Pool Startup in New Jersey Uses Tech to Make a Splash
Image credit: Peqsels
Bunim Laskin says that as the oldest of 12 children, growing up he was tasked with keeping his younger sisters and brothers occupied and entertained. Laskin saw that one of his neighbor’s pool frequently went unused. So, he asked the owner if his family could use her pool. In exchange, he offered to help with the costs of maintaining the pool.
A Start Up is Born
Tech Crunch says in a recent article that fairly soon, Laskin had five other families in the mix with the same set-up: that pool owner had six families covering a quarter of her expenses. As a result, the neighbor was actually making money off her pool. This arrangement formed a business idea for Laskin, and at the age of 20, he founded Swimply—a marketplace for homeowners to rent out their underutilized pools to local swimmers.
Swimply’s co-founder is Asher Weinberger. The Cedarhurst, New York-based start up launched a beta in 2018, starting with four pools in the Garden State.
“We used Google Earth to find houses, and then knocked on 80 doors with a pool,” CEO Laskin recalls. “We got to 100 pools organically. Word of mouth really helped us grow.” The site was pretty bare bones, he admits, with potential customers only able to view photos of the pools and connect with the pool owner by phone.
The first year, Swimply made about 400 reservations and raised $1.2 million from friends and family. In 2019, Swimply launched what Laskin calls a “proper” website and app with an automated platform. It grew “four to five times” that year, again mostly organically.
COVID Doesn’t Sink Swimply’s Business
When the COVID-19 pandemic hit, Swimply, pivoted to address the pandemic.
“We were the perfect solution for people when the world was falling on its head,” he said. The company restructured its offering to ensure that pool owners did not have to interact with guests. “It was the perfect, contact-free, self-serve experience to hang out and be with people you quarantined with.”
The CDC said it was safe to swim in a pool because chlorine could help kill the virus. That news was a big boon to Swimply’s business.
“On one end, it was a way for people to have a normal day and on the other, it helped give owners a way to earn an income, at a time when many people were being affected financially,” Laskin told TechCrunch.
Pool Company Grows 4000%
Swimply’s business took off in last year. Their revenue grew 4,000%. The company is now announcing a $10 million Series A round. Norwest Venture Partners led the financing, with participation from Trust Ventures and a number of angel investors such as Poshmark founder and CEO Manish Chandra; Rob Chesnut, former general counsel and chief ethics officer at Airbnb; Ancestry.com CEO Deborah Liu and Michael Curtis.
Swimply is now operating its pool business around the country, with two cities in Canada, and five areas in Australia. The company plans to use its new capital in part to expand into new markets and toward product development.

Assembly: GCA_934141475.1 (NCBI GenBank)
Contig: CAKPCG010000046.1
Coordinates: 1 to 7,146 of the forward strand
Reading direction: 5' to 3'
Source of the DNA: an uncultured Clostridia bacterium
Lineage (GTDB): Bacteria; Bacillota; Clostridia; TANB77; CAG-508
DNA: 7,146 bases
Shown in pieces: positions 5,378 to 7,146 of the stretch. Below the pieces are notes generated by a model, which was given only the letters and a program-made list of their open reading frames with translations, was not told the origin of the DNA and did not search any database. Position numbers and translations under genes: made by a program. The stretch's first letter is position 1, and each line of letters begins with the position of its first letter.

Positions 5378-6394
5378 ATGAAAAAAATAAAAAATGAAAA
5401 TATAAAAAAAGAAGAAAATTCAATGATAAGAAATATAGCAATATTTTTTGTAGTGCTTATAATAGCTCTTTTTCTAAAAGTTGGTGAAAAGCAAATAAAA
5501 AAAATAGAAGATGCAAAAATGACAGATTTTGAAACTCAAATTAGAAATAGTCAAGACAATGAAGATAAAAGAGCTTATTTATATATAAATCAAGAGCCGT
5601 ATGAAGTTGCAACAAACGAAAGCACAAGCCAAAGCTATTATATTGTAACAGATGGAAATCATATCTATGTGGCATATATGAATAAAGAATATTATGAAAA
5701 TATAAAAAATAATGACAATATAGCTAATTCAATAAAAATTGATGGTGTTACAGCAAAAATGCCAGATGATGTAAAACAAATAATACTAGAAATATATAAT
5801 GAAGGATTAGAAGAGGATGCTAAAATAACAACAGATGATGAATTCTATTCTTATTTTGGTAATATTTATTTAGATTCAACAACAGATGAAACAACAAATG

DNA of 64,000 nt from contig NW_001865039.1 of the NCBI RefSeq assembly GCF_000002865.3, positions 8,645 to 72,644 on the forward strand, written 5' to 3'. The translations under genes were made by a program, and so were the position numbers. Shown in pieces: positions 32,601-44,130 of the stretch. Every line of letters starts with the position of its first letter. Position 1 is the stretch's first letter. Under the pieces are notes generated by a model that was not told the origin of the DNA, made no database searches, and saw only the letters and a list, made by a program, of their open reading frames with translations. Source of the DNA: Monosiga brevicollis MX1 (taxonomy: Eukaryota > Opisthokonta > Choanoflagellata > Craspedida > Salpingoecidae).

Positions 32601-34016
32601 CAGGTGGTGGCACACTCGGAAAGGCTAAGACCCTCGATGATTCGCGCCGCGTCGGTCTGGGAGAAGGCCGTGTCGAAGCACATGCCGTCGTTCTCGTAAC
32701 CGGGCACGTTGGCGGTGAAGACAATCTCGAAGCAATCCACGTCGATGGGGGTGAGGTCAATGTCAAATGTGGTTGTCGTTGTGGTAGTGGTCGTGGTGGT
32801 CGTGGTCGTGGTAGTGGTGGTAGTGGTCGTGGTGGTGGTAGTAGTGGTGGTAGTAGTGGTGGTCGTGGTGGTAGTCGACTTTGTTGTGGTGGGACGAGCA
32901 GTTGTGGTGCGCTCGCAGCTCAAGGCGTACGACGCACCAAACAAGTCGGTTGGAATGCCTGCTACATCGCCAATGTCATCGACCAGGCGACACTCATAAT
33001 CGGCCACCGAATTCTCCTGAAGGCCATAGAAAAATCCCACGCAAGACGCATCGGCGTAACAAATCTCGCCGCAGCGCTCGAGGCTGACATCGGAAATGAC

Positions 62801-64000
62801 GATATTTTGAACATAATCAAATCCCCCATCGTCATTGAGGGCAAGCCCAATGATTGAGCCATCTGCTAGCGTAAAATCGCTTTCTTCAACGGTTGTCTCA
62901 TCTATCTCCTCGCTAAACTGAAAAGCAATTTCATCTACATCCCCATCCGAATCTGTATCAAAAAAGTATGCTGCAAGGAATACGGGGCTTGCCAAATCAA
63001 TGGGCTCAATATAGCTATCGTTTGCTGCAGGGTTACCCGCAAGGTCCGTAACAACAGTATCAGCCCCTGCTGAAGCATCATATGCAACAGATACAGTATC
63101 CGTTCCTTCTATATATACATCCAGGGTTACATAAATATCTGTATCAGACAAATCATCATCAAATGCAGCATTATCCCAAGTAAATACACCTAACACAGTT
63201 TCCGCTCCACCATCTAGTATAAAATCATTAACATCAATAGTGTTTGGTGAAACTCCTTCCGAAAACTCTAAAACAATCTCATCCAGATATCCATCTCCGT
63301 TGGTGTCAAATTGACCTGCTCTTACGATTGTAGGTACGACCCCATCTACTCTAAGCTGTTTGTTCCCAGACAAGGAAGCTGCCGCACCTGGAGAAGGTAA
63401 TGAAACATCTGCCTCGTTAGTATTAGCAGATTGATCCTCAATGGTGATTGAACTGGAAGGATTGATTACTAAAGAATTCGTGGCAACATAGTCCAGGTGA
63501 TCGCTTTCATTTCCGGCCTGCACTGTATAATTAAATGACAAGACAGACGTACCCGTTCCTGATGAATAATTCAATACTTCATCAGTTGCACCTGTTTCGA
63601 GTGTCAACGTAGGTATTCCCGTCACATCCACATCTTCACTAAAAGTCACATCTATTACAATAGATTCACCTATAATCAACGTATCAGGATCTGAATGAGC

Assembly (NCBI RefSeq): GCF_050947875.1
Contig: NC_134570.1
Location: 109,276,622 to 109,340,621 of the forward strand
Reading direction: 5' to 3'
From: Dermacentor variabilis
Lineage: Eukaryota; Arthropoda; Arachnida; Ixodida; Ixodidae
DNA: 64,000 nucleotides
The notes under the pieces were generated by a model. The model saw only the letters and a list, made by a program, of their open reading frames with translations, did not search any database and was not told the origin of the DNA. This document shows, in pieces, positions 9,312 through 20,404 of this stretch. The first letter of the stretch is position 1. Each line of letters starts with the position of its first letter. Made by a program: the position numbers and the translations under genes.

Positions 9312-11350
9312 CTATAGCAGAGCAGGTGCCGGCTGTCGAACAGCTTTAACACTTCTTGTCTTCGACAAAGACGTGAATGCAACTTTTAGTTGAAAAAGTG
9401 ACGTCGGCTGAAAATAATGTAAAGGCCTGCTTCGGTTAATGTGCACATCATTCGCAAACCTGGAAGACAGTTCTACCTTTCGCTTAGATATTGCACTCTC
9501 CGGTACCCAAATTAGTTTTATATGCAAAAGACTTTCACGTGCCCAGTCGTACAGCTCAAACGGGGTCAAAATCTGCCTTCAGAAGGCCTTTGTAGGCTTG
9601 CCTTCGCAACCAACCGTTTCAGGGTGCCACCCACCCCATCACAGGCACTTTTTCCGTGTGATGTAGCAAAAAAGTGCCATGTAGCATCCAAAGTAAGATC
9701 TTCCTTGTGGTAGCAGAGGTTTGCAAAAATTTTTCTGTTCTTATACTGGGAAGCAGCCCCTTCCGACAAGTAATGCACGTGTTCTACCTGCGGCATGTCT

How it Works
Swimply simply connects homeowners that have underutilized backyard spaces and pools with consumers who want a way to gather, cool off, or exercise. Customers can rent pools by the hour (the price ranges from $15 to $60 per hour) depending on the amenities.
“The shifting mindset from younger generations about ownership is a huge contributor to increased growth of the Swimply marketplace,” said co-founder Weinberger, who serves as Swimply’s COO. “Swimming is the third most popular activity for adults and number one for children, and yet no other company has tackled the aquatic space to make swimming more affordable and accessible…until now.”
“People can book and pay through our platform, and only 20% of hosts ever meet their guests,” Laskin said. “We’re enabling a new kind of consumer behavior with what we’re doing.”
Swimply now also offers a complimentary up to $1 million in insurance coverage per booking for liability and $10,000 for property damage.
“Last year, there were some owners who earned $10,000 a month. One owner in Denver earned $50,000 last year and he had signed up toward the end of the summer. He should make over $100,000 this year,” Laskin projects.
Ed Yip of Norwest Venture Partners said when he first heard of the concept of Swimply, he “didn’t know what to make of it.”
But the more he learned, the more excited he became.
“This is the Holy Grail for a consumer investor. We’re not changing consumer behavior, but rather [we] productize the experience and make it safer and easier on both sides,” Yip told TechCrunch.
What also gets Yip excited is the potential for Swimply to move beyond just swimming pools in the future. There’s a big demand from hosts wanting to list hot tubs and tennis courts. He sees Swimply turning into a marketplace for shared outdoor resources. That’s a big market opportunity that adds value on both sides, he explained.